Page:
Although Merle Norman does not claim that the eBay seller ever contracted with the company, it contends that the seller’s act of purchasing the makeup from a salon that had entered such an agreement and then selling "at discount prices" on the Internet constituted unfair competition, interference with its contracts, and civil conspiracy (see complaint). In other words, the eBay seller, according to the company, is guilty of breaching somebody else’s contracts and unfairly competing by selling to consumers on the Internet at prices that are too low. In its brief in the district court, Merle Norman relies on Leegin, which had been decided just a few days earlier, in support of its right to “require dealers to charge certain resale prices to promote interbrand competition.” The company claims that “the law is well settled that manufacturers like [Merle Norman] have the right to control the manner of distribution of their products.” Although the district court denied the pro se defendant's motion for a preliminary injunction, the case is now on track for trial.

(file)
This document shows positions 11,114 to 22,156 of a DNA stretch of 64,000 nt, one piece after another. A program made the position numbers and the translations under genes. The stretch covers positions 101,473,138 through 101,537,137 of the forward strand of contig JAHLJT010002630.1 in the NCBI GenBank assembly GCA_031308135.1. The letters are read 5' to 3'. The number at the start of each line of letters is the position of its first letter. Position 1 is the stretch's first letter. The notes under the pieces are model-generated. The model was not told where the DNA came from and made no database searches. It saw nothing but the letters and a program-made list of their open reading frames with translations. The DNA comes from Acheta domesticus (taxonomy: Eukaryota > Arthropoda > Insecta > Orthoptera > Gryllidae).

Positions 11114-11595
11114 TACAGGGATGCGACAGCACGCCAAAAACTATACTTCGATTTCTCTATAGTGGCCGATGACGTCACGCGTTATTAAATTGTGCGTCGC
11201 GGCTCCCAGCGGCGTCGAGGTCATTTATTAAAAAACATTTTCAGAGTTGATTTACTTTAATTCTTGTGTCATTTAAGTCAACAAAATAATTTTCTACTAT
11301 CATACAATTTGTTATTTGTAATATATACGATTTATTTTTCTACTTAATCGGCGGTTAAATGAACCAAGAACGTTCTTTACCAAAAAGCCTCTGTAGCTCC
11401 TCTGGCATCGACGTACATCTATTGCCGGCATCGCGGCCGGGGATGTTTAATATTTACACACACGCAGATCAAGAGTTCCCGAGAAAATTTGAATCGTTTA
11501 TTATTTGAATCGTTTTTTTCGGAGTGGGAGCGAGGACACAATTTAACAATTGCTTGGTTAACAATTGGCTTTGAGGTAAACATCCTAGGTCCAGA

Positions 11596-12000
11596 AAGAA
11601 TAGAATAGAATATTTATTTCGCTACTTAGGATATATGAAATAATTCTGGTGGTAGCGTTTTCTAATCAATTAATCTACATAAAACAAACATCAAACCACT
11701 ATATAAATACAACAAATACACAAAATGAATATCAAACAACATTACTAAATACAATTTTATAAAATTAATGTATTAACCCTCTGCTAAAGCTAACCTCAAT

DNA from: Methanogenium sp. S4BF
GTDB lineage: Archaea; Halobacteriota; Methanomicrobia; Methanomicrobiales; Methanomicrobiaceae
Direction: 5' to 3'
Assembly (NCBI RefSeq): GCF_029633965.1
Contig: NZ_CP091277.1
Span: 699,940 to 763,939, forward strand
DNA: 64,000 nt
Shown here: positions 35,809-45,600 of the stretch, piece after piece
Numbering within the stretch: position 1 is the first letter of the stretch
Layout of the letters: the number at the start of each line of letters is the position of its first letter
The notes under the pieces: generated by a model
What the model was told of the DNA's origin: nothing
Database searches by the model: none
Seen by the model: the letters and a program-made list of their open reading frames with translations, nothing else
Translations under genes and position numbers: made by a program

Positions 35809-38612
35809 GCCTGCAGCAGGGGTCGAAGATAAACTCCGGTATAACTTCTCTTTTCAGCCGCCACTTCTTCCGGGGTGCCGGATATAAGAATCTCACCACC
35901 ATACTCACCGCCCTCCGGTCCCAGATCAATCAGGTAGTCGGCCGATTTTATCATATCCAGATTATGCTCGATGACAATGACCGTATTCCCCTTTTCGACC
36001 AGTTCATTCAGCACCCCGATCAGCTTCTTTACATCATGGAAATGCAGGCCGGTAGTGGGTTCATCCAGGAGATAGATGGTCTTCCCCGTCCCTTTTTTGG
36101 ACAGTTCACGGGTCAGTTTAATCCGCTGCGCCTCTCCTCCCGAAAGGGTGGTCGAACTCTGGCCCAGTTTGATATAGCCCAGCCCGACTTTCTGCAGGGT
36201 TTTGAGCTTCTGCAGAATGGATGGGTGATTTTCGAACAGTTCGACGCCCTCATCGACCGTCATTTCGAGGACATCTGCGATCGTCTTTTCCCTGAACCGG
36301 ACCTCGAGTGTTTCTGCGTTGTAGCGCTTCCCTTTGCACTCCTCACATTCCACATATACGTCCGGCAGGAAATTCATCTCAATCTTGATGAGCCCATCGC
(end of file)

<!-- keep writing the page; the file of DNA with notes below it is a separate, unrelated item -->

The second case is Colon v. Innovate! Technology, Inc., No. 07-21349 (S.D. Fla.). Innovate! Technology (“ITI”) is a company that makes high-performance car parts. According to its brief in the district court (warning, large file), the company “sells its products only via authorized distributors and retailers” that “comply with ITI’s policy of Minimum Advertised Pricing.” The company views sales by unauthorized sellers (i.e., those who sell too cheaply) to be not only a violation of its minimum-price policy, but, surprisingly, as an infringement of its intellectual property rights. ITI’s eBay “About Me” page explains that the sale of its products by anyone but an authorized dealer constitutes patent and trademark infringement. Moreover, the company claims the right to prohibit all use of its copyrighted “technical data, photos, graphics, software, product literature, catalogues, product specifications, installation guides, user guides, promotional material and other types of information” without its permission. In other words, the company claims it is copyright infringement to read its user guides and manuals, browse its catalogs, or look at its pictures without its “express written permission.” Presumably, the company feels that selling its products at a reduced price, with the manuals included, also constitutes a prohibited “use.”